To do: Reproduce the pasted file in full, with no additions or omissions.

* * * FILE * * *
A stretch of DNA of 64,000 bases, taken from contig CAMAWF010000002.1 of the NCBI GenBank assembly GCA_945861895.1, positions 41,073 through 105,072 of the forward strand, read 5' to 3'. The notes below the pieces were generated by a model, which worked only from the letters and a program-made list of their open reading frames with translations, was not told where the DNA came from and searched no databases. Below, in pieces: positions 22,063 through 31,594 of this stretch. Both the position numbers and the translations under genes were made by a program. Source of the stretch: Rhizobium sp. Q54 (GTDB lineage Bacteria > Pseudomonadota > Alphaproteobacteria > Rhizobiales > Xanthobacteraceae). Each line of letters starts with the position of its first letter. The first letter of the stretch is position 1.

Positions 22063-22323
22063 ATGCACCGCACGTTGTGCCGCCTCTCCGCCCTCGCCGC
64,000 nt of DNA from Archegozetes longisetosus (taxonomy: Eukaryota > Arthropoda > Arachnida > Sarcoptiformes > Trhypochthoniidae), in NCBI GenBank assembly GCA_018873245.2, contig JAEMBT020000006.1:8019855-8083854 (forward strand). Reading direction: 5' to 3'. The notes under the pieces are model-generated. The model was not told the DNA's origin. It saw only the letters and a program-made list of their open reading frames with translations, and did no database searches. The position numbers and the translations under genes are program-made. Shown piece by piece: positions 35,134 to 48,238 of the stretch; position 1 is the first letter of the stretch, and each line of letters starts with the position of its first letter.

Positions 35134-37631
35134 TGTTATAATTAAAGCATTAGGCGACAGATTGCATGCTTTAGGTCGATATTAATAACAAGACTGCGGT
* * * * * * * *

A stretch of DNA of 64,000 bases, taken from contig CAMAWF010000002.1 of the NCBI GenBank assembly GCA_945861895.1, positions 41,073 through 105,072 of the forward strand, read 5' to 3'. The notes below the pieces were generated by a model, which worked only from the letters and a program-made list of their open reading frames with translations, was not told where the DNA came from and searched no databases. Below, in pieces: positions 22,063 through 31,594 of this stretch. Both the position numbers and the translations under genes were made by a program. Source of the stretch: Rhizobium sp. Q54 (GTDB lineage Bacteria > Pseudomonadota > Alphaproteobacteria > Rhizobiales > Xanthobacteraceae). Each line of letters starts with the position of its first letter. The first letter of the stretch is position 1.

Positions 22063-22323
22063 ATGCACCGCACGTTGTGCCGCCTCTCCGCCCTCGCCGC
64,000 nt of DNA from Archegozetes longisetosus (taxonomy: Eukaryota > Arthropoda > Arachnida > Sarcoptiformes > Trhypochthoniidae), in NCBI GenBank assembly GCA_018873245.2, contig JAEMBT020000006.1:8019855-8083854 (forward strand). Reading direction: 5' to 3'. The notes under the pieces are model-generated. The model was not told the DNA's origin. It saw only the letters and a program-made list of their open reading frames with translations, and did no database searches. The position numbers and the translations under genes are program-made. Shown piece by piece: positions 35,134 to 48,238 of the stretch; position 1 is the first letter of the stretch, and each line of letters starts with the position of its first letter.

Positions 35134-37631
35134 TGTTATAATTAAAGCATTAGGCGACAGATTGCATGCTTTAGGTCGATATTAATAACAAGACTGCGGT